1. The use of the OT term for “interest” (nešek; sounds like ne-shek) has a predominant contextual focus of protection for the poor. It occurs twelve times in the OT, appearing three times in Deuteronomy 23:19. Of the nine other uses outside of Deuteronomy 23:19, seven occurrences have a clear contextual focus on protecting the poor: Exodus 22:25; Leviticus 25:36, 37 (two times); Proverbs 28:8; and Ezekiel 18: 8, 13, 17. For example, OT scholar Bruce Waltke notes, “The parallel, ‘poor,’ in Prov. 28:8 and the context (see vv. 3, 6, 11) strongly favors restricting its meaning to charging interest from the needy.” [2] Thus, by inference from these seven occurrences, this same protective emphasis on the poor applies in the three uses of nešek in Deuteronomy 23:19.

2. The term usually translated in the OT as “foreigner” (nokrî; sounds like nah-kree) conveys a distinctly economic association, designating a foreign merchant or trader in Deuteronomy 23:20, according to a scholarly consensus. For example, Jewish commentator Jeffrey Tigay explains, “The foreigner is normally a businessman visiting the country for purposes of trade, and he borrows in order to invest in merchandise and make a profit, not to survive poverty. There is no moral imperative to remit loans made for such purposes [Deut. 15:3] or forgo interest on them [Deut. 23:20].”[3] This economic meaning (“merchant”) for a general term (“foreigner”) is not unique in the OT. A similar secondary association for “trader” exists for the general term “Canaanite”(kĕnaʿănî; sounds like kuh-naw-uh-nee), which is translated as “trader” in ten OT cases (Job 41:6; Prov. 31:24; Isa 23:8; Ezek. 16:29, 17:4, Hos. 12:7, Zeph. 1:11, and Zech. 11:7, 11, 14:21). Thus, nokrî is best rendered as “(foreign) merchant or trader” in Deuteronomy 23:20.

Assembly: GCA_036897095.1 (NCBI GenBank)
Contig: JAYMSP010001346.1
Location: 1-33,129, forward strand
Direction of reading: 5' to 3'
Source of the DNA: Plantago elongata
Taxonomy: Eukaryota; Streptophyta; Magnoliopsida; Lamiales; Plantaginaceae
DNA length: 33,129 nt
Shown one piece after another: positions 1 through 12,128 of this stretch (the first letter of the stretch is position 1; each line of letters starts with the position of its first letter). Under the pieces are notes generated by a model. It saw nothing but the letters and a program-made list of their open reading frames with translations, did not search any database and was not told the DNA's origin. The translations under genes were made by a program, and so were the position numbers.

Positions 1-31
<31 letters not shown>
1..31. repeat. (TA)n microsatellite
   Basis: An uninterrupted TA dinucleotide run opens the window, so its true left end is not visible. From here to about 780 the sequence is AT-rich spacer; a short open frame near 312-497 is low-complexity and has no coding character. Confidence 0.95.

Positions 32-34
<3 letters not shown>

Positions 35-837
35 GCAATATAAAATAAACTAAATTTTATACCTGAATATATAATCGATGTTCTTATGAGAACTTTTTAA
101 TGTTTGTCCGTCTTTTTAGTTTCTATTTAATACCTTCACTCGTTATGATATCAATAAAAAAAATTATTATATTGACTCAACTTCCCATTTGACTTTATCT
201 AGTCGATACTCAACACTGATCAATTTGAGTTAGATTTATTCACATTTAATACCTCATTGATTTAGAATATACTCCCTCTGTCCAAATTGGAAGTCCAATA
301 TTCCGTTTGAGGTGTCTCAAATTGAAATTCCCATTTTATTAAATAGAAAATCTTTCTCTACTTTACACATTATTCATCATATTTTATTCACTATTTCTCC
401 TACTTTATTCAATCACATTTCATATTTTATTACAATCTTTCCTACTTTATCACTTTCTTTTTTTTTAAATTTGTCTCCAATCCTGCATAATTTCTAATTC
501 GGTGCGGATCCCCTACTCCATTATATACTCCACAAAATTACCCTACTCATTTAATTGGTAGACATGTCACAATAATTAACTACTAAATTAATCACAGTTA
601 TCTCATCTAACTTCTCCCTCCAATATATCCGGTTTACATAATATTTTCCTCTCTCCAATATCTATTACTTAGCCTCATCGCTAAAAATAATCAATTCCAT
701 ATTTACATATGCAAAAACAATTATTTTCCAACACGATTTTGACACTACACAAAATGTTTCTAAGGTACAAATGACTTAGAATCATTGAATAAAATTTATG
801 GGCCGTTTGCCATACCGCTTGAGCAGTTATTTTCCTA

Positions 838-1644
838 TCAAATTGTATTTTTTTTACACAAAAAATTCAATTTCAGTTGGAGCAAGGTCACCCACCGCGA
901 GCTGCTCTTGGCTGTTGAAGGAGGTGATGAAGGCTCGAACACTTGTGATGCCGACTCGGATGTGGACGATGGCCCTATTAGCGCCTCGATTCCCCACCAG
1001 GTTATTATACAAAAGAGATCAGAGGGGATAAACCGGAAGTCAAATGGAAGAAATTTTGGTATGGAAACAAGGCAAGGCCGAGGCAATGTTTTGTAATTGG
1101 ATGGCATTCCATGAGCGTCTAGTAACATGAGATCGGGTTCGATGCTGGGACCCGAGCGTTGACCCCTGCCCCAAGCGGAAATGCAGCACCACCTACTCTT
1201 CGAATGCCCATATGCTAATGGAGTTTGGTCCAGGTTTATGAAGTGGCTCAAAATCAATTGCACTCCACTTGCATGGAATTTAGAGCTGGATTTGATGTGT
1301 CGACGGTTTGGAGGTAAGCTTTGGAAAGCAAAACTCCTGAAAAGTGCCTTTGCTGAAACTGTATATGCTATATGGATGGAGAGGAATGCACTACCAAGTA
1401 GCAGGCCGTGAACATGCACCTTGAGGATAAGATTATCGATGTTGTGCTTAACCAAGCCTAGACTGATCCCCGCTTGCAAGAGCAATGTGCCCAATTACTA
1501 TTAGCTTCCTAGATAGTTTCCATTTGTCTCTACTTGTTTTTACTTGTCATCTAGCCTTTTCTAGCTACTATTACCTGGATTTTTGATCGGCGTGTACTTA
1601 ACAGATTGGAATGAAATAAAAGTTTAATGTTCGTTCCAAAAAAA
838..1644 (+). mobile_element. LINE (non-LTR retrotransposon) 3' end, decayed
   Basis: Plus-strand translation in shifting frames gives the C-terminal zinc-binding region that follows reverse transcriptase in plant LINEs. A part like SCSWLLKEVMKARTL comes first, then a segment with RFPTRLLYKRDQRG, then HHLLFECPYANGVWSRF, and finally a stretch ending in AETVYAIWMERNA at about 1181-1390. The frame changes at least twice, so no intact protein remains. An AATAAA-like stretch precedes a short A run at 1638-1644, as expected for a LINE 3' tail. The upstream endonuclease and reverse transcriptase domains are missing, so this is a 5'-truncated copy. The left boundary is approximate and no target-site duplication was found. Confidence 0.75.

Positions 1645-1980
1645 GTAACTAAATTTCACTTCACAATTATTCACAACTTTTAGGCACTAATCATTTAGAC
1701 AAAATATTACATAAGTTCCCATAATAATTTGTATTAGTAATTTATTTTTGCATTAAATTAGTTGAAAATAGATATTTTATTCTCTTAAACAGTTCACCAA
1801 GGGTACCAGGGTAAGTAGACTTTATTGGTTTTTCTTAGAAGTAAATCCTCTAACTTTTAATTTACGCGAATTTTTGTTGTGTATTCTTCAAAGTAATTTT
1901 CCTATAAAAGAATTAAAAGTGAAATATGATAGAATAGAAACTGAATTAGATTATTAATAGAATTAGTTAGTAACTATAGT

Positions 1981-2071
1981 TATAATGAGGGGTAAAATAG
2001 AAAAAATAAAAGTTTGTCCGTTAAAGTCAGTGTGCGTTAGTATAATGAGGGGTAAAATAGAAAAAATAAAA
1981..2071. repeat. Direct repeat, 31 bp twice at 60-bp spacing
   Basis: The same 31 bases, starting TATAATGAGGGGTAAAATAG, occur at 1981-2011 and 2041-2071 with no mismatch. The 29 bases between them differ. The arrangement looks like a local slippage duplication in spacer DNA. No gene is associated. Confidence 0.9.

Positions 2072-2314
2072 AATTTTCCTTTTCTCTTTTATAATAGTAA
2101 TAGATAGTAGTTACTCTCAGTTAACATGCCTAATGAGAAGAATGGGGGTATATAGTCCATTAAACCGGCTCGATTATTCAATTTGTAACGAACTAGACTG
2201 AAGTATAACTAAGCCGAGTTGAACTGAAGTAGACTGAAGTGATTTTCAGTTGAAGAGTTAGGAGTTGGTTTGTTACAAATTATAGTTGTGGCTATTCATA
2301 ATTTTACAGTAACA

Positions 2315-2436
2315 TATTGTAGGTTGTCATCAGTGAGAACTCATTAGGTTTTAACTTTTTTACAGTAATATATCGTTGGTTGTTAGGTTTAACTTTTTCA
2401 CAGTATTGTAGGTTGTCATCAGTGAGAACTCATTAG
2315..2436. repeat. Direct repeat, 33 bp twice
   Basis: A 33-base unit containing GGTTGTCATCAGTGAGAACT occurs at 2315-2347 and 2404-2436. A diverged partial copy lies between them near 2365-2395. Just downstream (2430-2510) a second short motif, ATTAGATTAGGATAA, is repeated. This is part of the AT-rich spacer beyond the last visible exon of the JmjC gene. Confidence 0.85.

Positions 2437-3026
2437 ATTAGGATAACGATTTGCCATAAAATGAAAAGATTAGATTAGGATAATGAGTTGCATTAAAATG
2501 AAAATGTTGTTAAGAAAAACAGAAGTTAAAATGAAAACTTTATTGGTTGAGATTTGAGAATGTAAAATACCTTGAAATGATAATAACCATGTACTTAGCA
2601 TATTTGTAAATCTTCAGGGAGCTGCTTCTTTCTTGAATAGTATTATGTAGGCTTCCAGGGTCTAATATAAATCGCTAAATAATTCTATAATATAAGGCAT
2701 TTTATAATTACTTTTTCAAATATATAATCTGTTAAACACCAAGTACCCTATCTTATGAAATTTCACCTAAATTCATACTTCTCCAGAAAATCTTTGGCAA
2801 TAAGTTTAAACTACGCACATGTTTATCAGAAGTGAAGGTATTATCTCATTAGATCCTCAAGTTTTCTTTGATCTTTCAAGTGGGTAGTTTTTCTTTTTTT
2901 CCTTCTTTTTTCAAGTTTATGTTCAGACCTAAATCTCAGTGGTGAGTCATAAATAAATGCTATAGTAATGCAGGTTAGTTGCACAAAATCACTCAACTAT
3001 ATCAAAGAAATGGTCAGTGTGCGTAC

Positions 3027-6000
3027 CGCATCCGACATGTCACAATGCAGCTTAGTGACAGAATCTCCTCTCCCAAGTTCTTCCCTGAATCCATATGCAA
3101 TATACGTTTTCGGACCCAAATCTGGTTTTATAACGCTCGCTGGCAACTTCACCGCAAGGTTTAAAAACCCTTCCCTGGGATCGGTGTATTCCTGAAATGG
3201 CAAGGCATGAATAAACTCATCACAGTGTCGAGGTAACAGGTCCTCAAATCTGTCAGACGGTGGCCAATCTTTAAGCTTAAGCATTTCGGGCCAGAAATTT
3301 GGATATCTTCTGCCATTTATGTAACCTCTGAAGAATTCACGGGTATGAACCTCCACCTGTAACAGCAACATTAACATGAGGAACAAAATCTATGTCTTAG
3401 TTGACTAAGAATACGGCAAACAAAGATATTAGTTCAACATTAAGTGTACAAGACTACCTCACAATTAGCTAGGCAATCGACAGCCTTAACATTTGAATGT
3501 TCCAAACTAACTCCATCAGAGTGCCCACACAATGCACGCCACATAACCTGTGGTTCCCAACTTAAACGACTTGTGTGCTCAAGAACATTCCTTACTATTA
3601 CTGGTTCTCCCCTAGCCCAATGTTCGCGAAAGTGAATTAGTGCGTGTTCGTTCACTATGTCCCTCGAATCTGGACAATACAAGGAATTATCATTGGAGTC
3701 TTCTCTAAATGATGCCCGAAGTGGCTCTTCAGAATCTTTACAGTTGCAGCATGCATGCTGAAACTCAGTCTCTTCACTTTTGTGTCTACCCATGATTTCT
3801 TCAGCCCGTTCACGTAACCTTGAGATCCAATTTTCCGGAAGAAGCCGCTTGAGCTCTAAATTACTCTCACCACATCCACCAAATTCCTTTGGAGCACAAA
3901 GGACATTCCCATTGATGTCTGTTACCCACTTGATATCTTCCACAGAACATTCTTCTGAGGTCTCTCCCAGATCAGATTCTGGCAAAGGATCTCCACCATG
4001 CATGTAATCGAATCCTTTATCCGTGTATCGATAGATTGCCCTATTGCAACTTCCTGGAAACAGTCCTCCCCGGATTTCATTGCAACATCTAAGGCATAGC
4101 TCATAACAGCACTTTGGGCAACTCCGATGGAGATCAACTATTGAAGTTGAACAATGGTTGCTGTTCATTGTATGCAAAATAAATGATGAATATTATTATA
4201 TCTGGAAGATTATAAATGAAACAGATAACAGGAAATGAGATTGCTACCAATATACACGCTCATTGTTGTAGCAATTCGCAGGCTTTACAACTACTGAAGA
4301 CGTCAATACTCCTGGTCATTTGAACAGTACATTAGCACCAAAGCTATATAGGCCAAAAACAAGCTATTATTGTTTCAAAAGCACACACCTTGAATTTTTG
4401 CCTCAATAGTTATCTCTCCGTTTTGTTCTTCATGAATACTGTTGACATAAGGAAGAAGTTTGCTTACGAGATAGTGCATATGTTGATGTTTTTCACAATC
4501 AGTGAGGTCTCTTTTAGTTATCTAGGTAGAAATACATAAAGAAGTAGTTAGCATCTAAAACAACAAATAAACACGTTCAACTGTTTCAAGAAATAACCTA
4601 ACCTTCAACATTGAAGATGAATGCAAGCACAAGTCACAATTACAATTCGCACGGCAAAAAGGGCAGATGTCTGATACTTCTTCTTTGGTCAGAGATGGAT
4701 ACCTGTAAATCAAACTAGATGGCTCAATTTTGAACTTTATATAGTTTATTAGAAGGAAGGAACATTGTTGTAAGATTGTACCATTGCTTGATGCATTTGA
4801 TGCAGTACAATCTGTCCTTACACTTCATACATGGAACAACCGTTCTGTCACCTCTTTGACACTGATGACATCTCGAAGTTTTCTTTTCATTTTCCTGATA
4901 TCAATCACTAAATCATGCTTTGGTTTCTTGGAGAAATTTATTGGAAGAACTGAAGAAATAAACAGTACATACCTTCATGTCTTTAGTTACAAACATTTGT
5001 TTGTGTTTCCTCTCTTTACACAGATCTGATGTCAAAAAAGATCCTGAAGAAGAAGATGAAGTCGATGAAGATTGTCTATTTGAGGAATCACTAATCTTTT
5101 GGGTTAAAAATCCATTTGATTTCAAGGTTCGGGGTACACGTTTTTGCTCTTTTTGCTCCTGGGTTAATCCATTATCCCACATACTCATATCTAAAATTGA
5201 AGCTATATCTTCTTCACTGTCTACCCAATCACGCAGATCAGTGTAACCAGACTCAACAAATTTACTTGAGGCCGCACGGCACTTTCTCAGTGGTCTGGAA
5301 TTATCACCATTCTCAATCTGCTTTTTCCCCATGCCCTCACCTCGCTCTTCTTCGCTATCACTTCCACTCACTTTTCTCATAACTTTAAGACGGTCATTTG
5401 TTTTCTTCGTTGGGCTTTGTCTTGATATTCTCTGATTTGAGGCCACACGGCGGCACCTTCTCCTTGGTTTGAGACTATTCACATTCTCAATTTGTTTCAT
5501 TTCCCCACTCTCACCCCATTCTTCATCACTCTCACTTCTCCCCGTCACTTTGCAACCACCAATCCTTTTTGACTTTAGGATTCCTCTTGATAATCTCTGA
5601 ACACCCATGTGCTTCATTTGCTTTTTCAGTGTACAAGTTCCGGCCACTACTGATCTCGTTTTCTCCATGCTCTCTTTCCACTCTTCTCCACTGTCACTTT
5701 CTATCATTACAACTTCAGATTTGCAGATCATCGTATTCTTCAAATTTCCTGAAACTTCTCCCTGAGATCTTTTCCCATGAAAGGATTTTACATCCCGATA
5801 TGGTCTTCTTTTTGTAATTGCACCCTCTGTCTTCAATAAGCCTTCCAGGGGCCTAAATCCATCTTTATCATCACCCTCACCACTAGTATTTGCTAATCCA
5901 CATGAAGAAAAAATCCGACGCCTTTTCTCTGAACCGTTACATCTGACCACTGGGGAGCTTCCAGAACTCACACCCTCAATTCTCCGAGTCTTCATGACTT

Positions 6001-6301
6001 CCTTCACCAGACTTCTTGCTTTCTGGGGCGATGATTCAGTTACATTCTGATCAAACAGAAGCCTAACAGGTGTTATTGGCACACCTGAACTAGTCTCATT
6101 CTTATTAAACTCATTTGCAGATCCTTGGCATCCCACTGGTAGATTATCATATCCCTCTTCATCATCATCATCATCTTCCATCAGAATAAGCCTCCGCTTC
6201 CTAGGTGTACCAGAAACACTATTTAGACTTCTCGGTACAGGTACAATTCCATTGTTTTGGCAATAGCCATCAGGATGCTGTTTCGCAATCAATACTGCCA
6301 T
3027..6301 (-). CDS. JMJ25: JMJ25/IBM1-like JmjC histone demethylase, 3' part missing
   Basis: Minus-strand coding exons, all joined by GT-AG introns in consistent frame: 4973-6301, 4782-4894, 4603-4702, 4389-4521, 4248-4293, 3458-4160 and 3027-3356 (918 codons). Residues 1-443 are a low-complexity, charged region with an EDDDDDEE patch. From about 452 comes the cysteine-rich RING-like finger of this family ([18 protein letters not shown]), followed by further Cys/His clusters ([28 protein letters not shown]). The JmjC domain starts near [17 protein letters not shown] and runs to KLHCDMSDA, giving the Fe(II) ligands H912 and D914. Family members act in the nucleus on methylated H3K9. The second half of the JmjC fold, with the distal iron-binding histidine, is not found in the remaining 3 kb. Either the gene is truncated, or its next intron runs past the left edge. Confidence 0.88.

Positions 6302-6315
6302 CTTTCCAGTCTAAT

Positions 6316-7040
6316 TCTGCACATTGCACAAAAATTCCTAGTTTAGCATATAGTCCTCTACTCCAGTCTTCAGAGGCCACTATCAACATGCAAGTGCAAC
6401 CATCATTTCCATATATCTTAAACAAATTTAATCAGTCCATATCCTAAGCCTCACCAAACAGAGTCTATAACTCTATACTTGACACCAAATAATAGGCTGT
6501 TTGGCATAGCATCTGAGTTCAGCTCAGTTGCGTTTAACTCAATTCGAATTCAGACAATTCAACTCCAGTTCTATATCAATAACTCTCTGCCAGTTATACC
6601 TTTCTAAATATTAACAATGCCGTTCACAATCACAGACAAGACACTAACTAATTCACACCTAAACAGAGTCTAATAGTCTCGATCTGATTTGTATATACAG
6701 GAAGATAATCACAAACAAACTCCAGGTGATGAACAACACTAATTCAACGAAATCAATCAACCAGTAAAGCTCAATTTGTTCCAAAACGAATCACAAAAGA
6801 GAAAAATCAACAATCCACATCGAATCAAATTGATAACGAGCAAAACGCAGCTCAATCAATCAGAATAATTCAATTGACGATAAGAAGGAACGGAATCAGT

3. A conceptual “Explicit-Implicit Parallel“ regarding the restriction and the permission of interest-taking is evident in three OT Torah usury passages. OT scholar Walter Kaiser clarifies this explicit-implicit interpretive guideline for the OT law, “When an evil is forbidden in one of the commandments, its opposite good must be understood as being encouraged.” [4] Both Exodus 22:25 and Leviticus 25:35-37 explicitly teach a ban against taking interest on loans with the poor. That also implies that when making loans for other purposes---not for subsistence loans to the poor--then it is morally legitimate to take interest. This second point is explicitly stated in Deuteronomy 23:20, Israelites may take interest from a nokrî, a foreign merchant or trader--was implicit in Exodus 22:25 and Leviticus 25:35-37. Additionally, Exodus 22:25 includes a similar sort of contrast, as translated in the NIV: “If you lend money to one of my people among you who is needy, do not treat it like a business deal; charge no interest.”